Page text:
But now will canker forrow eat my bud,
And chase the native beauty from his cheek ;
And he will look as hollow as a ghoft ;
As dim and meagre as an ague's fit;
And so he'll die ; and rising so again,
When I Mall meet him in the court of heav'n,
I shall not know him ; therefore, never, never
Must I behold my pretty Arthur more.

Pand. You hold too heinous a respect of grief.
Conft. He talks to me, that never had a son.-
K. Phil. You are as fond of grief, as of your

Conft. Grief fills the room up of my absent child;
Lies in his bed, walks up and down with me;
Puts on his pretty looks, repeats his words,
Remembers me of all his gracious parts ;
Stuffs our his vacant garments with his form ;
Then have I reason to be fond of grief.

Scene VII. Despondency. There's nothing in this world can make me joy; (7) Life is as tedious as a twice told tałe, Vexing the dull ear of a drowsy man.


(7) Life, &c.] So in another part of the play he says,

This act is as an ancient tale new told,

And in the last repeating troublesome. I bring this passage chiefly that the reader may more carefully dwell on the inimitable beauties of that in the text.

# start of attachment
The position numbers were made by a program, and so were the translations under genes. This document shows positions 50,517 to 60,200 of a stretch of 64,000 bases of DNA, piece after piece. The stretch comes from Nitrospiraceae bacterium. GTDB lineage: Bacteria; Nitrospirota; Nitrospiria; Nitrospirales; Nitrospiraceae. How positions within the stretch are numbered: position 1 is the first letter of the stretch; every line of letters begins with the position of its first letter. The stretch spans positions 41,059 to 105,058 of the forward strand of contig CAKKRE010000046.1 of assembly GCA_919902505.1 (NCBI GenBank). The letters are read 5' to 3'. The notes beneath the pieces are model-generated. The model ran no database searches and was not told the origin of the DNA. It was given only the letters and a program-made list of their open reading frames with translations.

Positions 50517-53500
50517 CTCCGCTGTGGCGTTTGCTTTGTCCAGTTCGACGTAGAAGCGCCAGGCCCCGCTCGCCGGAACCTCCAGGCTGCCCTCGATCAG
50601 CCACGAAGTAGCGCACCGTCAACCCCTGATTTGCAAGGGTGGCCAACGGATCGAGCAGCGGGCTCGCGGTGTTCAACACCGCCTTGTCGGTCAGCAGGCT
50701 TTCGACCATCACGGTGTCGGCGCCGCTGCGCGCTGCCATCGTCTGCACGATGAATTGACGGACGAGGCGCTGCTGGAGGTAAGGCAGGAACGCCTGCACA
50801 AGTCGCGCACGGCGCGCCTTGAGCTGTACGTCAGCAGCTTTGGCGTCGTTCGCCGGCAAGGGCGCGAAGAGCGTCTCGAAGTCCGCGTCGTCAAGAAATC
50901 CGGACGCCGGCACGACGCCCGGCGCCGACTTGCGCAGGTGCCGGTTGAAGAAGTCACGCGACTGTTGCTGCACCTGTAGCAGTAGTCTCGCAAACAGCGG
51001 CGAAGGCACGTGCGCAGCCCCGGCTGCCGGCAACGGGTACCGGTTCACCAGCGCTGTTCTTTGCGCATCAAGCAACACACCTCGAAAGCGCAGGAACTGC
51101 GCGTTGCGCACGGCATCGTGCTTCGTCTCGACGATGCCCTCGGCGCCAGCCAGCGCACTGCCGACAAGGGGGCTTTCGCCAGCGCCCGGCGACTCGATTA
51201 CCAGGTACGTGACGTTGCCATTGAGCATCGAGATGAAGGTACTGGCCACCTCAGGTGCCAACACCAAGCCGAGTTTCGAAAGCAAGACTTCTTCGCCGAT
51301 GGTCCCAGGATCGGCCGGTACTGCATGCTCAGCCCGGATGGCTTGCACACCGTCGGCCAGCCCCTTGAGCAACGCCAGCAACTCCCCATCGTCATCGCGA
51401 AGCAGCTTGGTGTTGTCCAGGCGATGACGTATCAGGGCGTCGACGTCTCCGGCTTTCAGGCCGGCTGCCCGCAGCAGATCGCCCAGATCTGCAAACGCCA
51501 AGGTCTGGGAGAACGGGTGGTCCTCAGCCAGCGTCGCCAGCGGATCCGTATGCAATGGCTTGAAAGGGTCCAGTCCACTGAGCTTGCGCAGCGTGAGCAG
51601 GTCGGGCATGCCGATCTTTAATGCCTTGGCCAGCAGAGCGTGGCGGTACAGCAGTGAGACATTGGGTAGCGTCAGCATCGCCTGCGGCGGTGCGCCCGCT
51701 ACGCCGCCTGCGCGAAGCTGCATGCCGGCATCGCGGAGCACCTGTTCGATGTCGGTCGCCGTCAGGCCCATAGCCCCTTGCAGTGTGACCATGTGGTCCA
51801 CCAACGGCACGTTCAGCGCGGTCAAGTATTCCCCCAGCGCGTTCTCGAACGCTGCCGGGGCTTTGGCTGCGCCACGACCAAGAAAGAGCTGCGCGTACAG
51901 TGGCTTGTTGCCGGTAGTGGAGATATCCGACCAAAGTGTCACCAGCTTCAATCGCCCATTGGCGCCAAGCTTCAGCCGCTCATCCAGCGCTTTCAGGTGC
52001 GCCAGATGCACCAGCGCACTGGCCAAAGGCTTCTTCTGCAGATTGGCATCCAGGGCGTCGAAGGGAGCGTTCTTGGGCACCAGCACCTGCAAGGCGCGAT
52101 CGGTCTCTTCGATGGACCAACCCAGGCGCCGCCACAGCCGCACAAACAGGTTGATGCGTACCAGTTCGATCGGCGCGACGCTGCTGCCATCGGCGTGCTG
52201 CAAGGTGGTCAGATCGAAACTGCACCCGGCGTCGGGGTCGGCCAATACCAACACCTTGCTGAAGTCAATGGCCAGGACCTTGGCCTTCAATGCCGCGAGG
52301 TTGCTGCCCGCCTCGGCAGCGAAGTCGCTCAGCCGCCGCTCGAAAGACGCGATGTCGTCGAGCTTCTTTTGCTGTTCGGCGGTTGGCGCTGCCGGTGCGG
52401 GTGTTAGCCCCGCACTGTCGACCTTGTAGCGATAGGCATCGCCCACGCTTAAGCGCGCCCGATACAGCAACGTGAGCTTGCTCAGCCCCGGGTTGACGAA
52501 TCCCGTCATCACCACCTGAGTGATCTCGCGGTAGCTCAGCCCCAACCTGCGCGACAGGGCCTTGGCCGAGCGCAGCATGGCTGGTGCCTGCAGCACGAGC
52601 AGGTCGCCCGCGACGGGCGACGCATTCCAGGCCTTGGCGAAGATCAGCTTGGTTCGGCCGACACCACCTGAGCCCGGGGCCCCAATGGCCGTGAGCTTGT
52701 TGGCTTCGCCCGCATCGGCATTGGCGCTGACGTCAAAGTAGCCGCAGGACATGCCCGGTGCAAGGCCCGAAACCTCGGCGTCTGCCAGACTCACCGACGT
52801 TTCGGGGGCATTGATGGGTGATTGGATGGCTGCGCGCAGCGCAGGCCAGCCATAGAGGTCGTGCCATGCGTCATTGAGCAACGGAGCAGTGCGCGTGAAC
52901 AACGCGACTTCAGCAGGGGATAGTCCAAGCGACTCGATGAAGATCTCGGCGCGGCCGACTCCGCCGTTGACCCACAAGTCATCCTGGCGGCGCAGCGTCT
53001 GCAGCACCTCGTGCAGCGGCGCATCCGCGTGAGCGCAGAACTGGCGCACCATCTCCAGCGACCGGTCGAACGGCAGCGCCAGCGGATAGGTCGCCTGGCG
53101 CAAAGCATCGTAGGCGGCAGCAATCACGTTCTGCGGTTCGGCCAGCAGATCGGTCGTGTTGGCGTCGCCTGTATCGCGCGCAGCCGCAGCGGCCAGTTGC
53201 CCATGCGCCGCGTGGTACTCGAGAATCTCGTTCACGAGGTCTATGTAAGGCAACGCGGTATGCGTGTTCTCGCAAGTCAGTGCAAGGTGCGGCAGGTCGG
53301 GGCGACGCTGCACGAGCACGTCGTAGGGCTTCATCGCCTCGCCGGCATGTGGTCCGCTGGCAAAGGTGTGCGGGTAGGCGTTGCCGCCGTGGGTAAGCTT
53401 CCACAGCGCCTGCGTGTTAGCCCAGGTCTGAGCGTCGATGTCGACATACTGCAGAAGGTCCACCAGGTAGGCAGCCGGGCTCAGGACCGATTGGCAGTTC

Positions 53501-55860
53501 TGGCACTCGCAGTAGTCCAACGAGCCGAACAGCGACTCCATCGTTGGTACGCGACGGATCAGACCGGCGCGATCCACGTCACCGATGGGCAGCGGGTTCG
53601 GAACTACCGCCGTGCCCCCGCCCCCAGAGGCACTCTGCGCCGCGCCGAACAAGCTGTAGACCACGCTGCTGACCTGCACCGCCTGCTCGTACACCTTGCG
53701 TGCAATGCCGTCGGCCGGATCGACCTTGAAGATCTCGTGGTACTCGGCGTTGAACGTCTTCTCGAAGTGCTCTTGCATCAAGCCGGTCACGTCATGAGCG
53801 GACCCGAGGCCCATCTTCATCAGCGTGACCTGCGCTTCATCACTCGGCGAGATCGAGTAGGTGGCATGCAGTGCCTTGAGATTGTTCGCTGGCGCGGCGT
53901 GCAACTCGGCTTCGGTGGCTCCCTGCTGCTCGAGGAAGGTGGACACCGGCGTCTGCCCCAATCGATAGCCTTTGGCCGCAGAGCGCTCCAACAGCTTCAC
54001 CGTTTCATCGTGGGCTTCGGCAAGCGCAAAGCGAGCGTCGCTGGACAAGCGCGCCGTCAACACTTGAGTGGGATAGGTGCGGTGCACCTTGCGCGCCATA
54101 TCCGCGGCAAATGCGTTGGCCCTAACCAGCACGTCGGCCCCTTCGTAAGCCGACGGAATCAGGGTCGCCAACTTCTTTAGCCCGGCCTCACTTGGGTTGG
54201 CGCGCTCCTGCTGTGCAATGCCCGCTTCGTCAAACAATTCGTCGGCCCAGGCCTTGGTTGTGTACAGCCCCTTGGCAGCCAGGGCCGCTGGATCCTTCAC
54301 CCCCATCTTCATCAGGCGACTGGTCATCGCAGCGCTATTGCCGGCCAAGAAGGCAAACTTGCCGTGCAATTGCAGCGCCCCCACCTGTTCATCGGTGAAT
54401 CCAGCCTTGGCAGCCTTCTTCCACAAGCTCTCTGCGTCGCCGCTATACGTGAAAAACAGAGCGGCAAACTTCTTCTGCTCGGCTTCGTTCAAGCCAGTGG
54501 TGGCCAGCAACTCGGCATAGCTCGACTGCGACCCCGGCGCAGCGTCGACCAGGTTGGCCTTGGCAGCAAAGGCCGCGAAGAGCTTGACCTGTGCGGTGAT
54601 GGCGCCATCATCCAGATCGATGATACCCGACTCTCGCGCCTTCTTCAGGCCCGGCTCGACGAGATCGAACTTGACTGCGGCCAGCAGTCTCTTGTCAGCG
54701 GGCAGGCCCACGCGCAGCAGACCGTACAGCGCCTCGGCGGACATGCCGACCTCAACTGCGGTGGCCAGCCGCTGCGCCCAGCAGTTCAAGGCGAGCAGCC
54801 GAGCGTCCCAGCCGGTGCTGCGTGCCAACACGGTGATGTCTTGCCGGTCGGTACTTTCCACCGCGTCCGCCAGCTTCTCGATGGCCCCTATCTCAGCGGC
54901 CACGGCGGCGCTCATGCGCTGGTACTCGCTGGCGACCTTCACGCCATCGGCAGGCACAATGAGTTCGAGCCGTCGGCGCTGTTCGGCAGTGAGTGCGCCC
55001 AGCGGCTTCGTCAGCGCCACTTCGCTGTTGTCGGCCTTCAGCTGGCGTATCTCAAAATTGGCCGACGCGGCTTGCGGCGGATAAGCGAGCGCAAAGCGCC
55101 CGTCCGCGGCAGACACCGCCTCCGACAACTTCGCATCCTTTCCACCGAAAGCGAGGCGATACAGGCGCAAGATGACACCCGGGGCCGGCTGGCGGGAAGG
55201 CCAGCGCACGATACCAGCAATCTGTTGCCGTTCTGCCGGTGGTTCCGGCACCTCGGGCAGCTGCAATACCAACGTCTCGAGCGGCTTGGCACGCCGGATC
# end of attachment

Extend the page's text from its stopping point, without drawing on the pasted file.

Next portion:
Departing Departing Diseases. Before the curing of a strong disease, Ev'n in the instant of repair and health, The fit is strongest : evils that take leave, On their departure, most of all shew evil.

Danger lays hold of any Support. He that stands upon a slipp'ry place, Makes nice of no vile hold to stay him up.

Arthur's pathetick speeches to Hubert.
Methinks, nobody should be sad but I ;
Yet I remember when I was in France,
Young gentlemen would be as sad as night,
Only for wantonness. By my Christendom,
So were I out of prison and kept sheep,
I should be merry as the day is long.



the heart? when your head did but ake; I knit my handkerchief about your brows ; (The best I had, a princess wrought it me) And I did never ask it you again ; And with my hand at midnight held your head; And, like the watchful minutes to the hour, Still and anon cheard up the heavy time ; Saying, what lack you, and where lies your grief? Or what good love may I perform for you? Many a poor man's son would have lain still, And ne'er have spoke a loving word to you ; But you at your fick service had a prince. Nay, you may think, my love was crafty love, And call it cunning. Do, an if you will : If heav'n be pleas'd that you must use me ill,